Cats of Kuching

Cats of Kuching

Cats of Kuching

Susheela Nair takes a tour of Kuching in Borneo, home to the famous cat museum, the beautiful Sarawak river and interesting wildlife. With its unique culture and small-town feel, the city is indeed a cat-lover’s paradise

As I ambled aimlessly through Kuching, the erstwhile capital of the White Rajahs of the Sarawak state on the island of Borneo, I was intrigued by cat statues on roundabouts, outside temples, inside shops.

There’s even a cat museum. Resembling a flying saucer from the outside, it’s a bizarre tribute to all things feline. On entering the building through a giant cat face, I came across figurines of every possible size, shape and colour.

From coconut-fibre cats made by local artisans, to Chinese porcelain figures, and displays charting feline history in anything from movie posters to advertising campaigns, comic books to literature. One can find almost everything that is related to cats under one roof.

I was amused to see one exhibit that displayed photographs of cat owners, sporting tattoos of their beloved pets. The piece de resistance, however, was a 1,000-year-old mummified Egyptian kitty.

Cat calls

There are many theories about the genesis of the name of the city, Kuching. Most locals refer to Kuching as the ‘Cat City’ as the word kucing, means cat in Malay.

“While there are numerous versions as to how the name came about, one explanation stems from the Indo-Chinese word cochin, meaning port, coupled with the Malay name mata kucing (cat’s eye) for the longan fruit, a popular trade item. There’s also a bizarre connection to Kochi (Cochin) in India, which possibly shares a link with the Chinese kaci or harbour,” explained my affable guide.

Other theories attribute the name from a tributary of the Sarawak river. Kuching acquired the sobriquet Cat City in 1988, and there were ample visual reminders of this dotting its urbanscape.

Apart from the magnificent cat obsession, Kuching is a city with myriad attractions. As I strolled around the bustling streets, I stumbled upon an excellent museum, dragon-festooned Tua Pek Kong Chinese temple, a 19th-century South Indian mosque, red lanterns crisscrossing the street, fortresses from the time of the White Rajahs and restaurants, all within a short walk of Kuching’s Waterfront Promenade.

It’s a city where ancient Buddhist temples stand beside Islamic mosques. As I sauntered around, I could sense the city’s small-town feel and ambience. From my hotel window I got a superb view of the river-front park, dotted with flower beds, tropical trees, and kiosks. In the evenings, the waterfront comes alive with colourful illuminations. Visitors who come here for a stroll, stop by to have a quick bite at the food stalls and restaurants.

A not-to-be-missed attraction is the Sarawak Cultural Village, a 35 minute-drive from Kuching. Spread over a 17-acre site in one vast village, this is the ‘Living Museum’, comprising traditional longhouses displaying artefacts made by the ethnic tribes of Sarawak. It provides an insight into the diverse cultures and customs of ethnic groups.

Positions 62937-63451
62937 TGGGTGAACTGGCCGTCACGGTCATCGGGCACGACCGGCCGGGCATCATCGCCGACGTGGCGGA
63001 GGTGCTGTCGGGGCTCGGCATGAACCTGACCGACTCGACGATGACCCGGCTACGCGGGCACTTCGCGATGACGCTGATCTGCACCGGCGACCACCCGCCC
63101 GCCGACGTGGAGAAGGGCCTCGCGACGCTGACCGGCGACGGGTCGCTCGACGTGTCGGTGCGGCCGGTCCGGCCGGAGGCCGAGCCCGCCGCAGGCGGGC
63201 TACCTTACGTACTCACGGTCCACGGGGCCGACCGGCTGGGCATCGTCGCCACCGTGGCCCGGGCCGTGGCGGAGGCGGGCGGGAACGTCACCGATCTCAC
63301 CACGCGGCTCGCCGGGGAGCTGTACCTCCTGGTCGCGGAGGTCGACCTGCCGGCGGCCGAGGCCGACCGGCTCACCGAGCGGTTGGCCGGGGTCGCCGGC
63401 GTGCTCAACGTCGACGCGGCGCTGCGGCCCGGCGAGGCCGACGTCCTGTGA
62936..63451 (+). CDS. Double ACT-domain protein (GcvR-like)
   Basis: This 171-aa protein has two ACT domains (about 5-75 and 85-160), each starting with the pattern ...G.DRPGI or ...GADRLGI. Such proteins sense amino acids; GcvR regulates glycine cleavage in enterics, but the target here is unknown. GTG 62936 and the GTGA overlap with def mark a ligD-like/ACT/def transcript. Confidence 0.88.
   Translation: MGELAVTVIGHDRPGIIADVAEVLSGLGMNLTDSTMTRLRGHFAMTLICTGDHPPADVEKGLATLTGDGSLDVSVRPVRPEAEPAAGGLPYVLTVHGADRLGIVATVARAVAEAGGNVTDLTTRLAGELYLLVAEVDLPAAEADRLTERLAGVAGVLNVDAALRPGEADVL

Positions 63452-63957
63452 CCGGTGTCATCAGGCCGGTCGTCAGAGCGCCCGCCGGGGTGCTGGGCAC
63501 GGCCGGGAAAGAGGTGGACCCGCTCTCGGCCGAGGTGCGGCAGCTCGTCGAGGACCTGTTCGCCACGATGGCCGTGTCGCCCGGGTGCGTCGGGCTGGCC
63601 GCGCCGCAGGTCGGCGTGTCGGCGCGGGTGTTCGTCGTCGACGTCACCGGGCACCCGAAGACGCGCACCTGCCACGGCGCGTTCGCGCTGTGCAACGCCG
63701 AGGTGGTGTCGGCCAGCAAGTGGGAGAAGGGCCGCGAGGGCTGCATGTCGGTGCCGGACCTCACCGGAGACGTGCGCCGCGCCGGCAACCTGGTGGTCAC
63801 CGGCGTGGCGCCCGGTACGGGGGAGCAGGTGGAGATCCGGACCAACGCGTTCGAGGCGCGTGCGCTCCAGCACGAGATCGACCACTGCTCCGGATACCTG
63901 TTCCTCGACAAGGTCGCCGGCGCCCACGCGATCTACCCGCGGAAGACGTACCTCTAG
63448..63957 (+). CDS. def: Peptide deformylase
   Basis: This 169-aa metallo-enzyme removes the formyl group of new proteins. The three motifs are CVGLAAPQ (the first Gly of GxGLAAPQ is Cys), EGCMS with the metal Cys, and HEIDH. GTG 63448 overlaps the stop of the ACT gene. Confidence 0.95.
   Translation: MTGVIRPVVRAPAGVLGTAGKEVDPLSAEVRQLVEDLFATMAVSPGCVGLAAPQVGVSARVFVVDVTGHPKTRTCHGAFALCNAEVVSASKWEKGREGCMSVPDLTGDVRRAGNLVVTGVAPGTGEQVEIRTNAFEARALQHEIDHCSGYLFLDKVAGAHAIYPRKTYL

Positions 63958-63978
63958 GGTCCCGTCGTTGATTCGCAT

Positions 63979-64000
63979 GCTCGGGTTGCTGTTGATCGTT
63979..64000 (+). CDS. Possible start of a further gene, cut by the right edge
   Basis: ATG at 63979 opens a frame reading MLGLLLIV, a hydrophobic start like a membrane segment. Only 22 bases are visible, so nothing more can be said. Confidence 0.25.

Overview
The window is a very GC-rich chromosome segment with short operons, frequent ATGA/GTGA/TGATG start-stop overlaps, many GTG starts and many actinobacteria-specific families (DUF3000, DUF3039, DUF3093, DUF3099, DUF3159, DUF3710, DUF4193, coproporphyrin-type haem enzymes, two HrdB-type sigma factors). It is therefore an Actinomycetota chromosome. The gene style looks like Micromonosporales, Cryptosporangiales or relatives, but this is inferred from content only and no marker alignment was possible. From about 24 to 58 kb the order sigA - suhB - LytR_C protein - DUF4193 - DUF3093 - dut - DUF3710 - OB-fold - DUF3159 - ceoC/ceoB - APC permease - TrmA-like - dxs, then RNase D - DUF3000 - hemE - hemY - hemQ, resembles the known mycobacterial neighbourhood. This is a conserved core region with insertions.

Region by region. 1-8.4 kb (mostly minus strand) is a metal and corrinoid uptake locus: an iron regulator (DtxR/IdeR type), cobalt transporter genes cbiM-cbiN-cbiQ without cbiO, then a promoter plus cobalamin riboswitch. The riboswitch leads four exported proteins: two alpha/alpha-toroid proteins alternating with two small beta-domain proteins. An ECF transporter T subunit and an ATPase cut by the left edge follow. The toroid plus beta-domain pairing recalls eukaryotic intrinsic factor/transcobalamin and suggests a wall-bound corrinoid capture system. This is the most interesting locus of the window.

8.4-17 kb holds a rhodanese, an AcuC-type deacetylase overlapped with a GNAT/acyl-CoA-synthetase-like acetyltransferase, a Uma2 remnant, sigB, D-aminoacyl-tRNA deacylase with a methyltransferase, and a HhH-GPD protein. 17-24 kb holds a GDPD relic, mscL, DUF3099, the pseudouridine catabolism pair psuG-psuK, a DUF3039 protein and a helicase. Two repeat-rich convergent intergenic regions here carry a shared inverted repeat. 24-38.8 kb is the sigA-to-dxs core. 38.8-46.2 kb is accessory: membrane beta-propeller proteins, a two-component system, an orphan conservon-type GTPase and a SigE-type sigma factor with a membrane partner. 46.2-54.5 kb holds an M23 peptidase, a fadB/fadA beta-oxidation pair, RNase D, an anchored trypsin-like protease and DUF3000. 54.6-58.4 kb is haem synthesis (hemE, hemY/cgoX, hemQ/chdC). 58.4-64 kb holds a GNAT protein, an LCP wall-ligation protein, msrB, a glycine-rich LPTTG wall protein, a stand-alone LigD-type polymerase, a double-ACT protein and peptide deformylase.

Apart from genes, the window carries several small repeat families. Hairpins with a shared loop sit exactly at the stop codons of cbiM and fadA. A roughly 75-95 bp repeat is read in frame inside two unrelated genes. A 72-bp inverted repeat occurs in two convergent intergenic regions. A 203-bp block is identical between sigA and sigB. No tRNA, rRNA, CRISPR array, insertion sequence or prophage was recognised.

While touring the Village, I came across artisans engrossed in bamboo carving, bead work, weaving, sago-making, sugarcane crushing and straw weaving. The tour culminated with a colourful multi-ethnic dance performance in the village’s air-conditioned mini-theatre.

The wild side

Next, I decided to monkey around the nature sites including the Semenggoh Wildlife Centre and Bako National Park. Semenggoh acts as a rehabilitation facility for more than 20 of Borneo’s injured or orphaned orangutans, and the primates can come and go as they please within the 740-hectare forest enclosure.

The antics of the apes hopping from tree to tree, and greeting the tourists with their low hoots was indeed amusing. And watching these shy, ginger-furred creatures of Borneo during feeding time was a sheer joy.

Besides being the oldest and smallest national park in Sarawak, Bako has several other claims to its credit. The visit to Bako encompasses a broad canvas — over 100 species of birds, a profusion of other wildlife, especially monkeys, a panoramic rocky shoreline, bizarre rock formations, jungle streams and waterfalls, coastal cliffs, dramatic sweeps of a beach, and scenery ranging from rolling hills to peaks.

But the highlight of my trip was sighting the endangered, elusive proboscis monkey high up in the canopy of the dense forest. It looked quite strange with a huge pendulous nose and a large pot-belly.

On the last day of my trip, I embarked on the Sarawak river cruise, which was an incredible experience. From the main Kuching Waterfront area, I cruised past white, crenellated towers and manicured gardens of the Astana, which is the official residence of the Governor of Sarawak, the Chinese Museum, the Sarawak State Assembly, with its dramatic, golden roof; and the hilltop snow-white Fort Margherita, garnished with crenellations and pot turrets.

Further down, I also got to see popular monuments, heritage buildings, the old dock traders area, fishing boats chugging past and locals taking river taxis to cross over to the other side. It is the laid-back charm of the place and the river-front people, which intrigued me.

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